The image above has knocked me for six, as has the whole of Elina Brotherus’s work Anonciation. The image, number 32 in the series, is the penultimate photograph of Anonciation. It is the frozen end point in her burning yearning to become a mother. It reduced me to tears.
“I’m showing this series of photographs to give visibility to those whose treatments lead nowhere,” says Brotherus. “The hopeless story with an unhappy end is the story of the majority.
“My way of discussing the matter is through pictures, not to give interviews. I’m not sure if I will ever be able to speak about this. I’m still too sad.”
The image itself is, in visual terms, relatively simple – the lone solitary figure facing the frozen, barren, near colourless landscape stretching out as far as we can see. The footprints in the near foreground continue on across the image left to right leaving her alone in her own promontory in the snow.
The power of the image lies in the journey we take with Brotherus to that point. Through the anguish of failed attempts at motherhood and the interior spaces of her longing.
The 32nd image resonates, to my mind, with Rachael Whiteread’s sculpture Ghost, which recreates a Victorian bedroom, replete with fireplace, from a negative space.
As Carol Mavor notes in Reading Boyishly: “Whiteread’s Ghost stands in frozen white tundra.”
Or, as Arthur Danto observed: “The room was in effect turned inside out. That and its funerary witness make it a monument to lost childhood.”
Or, in Brotherus’s work, lost motherhood. The interior domestic spaces of Anonciation are utterly compelling. Her negative space is visual concrete, locking her in. Psychologically, the walls are closing in around her. We can viscerally feel the same stillness of the tundra moving into her home, a place that should be filled with a childhood of her creation. Brotherus is revealing to us, so, so painfully, the most primal of depressions.
And I think it is here in the lost motherhood: lost childhood relationship that I find myself so struck with Brotherus’ image (and rest of work). In my own work I continue to grapple with maternal abandonment, and that terrifying internal chasm it creates. Part of me feels lost and invisible on the other side of Brotherus’ tundra (or behind her, of course, as the viewer), the unwanted child staring back at the desperate, would-love-to-be-mother.
The wanting mother – the unwanted child. She, a mother without a child. Me, a child without a wanting mother.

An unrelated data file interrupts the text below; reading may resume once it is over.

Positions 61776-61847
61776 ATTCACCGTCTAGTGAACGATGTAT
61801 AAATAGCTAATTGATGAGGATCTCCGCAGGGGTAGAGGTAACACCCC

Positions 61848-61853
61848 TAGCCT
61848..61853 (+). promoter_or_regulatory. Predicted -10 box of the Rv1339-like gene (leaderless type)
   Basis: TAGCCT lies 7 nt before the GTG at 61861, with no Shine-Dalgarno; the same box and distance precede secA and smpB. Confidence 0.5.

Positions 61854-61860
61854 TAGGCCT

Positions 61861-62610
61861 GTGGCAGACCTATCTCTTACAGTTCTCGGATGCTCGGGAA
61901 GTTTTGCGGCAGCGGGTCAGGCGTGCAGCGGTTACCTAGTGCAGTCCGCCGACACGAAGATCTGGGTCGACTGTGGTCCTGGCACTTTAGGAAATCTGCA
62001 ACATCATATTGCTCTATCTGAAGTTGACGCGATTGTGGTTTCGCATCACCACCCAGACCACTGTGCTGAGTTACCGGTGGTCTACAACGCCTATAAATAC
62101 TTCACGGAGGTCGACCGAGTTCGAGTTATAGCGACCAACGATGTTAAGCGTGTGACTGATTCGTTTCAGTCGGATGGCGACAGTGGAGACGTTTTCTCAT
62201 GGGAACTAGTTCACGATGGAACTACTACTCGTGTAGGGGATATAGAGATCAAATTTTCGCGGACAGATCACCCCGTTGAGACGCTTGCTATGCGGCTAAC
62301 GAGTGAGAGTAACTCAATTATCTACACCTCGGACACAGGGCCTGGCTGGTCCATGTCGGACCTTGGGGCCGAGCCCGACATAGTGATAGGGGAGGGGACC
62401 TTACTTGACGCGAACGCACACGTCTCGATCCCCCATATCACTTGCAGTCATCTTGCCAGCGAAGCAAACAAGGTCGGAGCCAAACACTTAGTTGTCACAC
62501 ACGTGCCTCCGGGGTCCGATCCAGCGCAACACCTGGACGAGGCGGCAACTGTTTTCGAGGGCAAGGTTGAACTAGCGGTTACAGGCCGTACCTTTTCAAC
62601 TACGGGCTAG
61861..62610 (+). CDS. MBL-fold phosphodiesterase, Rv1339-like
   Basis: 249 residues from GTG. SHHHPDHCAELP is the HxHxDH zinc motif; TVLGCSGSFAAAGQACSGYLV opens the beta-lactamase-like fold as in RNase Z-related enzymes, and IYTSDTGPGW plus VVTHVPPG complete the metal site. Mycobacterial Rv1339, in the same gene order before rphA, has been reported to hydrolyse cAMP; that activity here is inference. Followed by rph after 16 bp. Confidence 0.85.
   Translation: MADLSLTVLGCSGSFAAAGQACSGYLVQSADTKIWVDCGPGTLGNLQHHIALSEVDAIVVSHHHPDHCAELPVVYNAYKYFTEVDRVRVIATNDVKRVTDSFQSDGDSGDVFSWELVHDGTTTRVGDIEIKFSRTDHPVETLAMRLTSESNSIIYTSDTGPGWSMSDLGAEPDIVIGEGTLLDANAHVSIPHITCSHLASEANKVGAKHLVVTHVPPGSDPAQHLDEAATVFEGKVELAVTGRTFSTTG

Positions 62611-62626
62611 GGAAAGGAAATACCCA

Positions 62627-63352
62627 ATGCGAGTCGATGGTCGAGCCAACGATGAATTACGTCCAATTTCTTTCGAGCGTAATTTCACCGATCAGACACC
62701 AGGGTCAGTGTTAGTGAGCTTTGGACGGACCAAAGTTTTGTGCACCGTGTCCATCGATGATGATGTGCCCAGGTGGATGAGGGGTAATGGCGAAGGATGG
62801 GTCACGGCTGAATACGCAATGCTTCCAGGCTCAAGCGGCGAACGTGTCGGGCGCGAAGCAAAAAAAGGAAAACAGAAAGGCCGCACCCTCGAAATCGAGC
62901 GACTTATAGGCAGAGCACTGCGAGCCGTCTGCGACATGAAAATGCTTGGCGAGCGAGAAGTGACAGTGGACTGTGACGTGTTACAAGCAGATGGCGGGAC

It takes me back to the moment I tried to explain to a tutor why the negative space around this image of my baby tag was so important. ‘After’, my last project, was all about loss: of mother, of anchors, of umbilical cords.
The image was never really about the tag, or the fact it was broken, or the proof that I existed. It was, and Brotherus has given me the confidence to say this now, about the empty space around it, the soft pink tundra, seemingly maternal and warm, but heartbreakingly empty.
Exactly where this love of Brotherus’s work leaves me in my current project (working title ‘Trees and Meadows’), I’m not yet sure.
I’m captivated by the visual unfolding of Brotherus’ work and how she puts herself so vulnerably into the frame. I am making a similar attempt to put myself into the frame. But whereas Brotherus’ work tells the story of lost motherhood as an evolving story, my own performative project is one of retraced memory.
At its heart I seek to understand why my son is like a tree, so solid in his sense of self, growing branches from a sturdy base, and why I am a meadow, where seeds seem to fall, grow for a season and then die as they are replaced by some other plant, of course shoots from an exploration of the differences between the wanted (Tom) and unwanted child (me).
Much of the work so far is set in our real domestic environment. I have given up a good deal of control. The performances are the result of a game with my children (who chose the character/task combination) and the images are being taken by my daughter. I am consciously rendering myself partly impotent in the image making, and subjecting myself to the whims of play and the decisions of another, or simply chance.
There is, I hope, some interesting exploration to be done in terms of Tom’s and my relationships to the domestic environments that envelope us (for him truly a home, for me, the space within which I currently reside), and the very dear bonds that connect us. When I get further along, I will return to Brotherus again and again, and reconsider what her domestic and external settings tell me about my own.
Elina Brotherus. (n.d.). Annonciation (2009-2013). [online] Available at: http://www.elinabrotherus.com/annonciation/164pxrdop7bn456ebbf3tpk8y8rduj [Accessed 26 Oct. 2020].
Bright, S., Antoni, J. and The Photographers’ Gallery (2013). Home truths : photography and motherhood. London: Art Books.
www.nga.gov. (n.d.). Ghost. [online] Available at: https://www.nga.gov/collection/art-object-page.131285.html.
Mavor, C. (2007). Reading Boyishly : Roland Barthes, J.M. Barrie, Jacques Henri Lartigue, Marcel Proust, and D.W. Winnicott. Durham, N.J.: Duke University Press.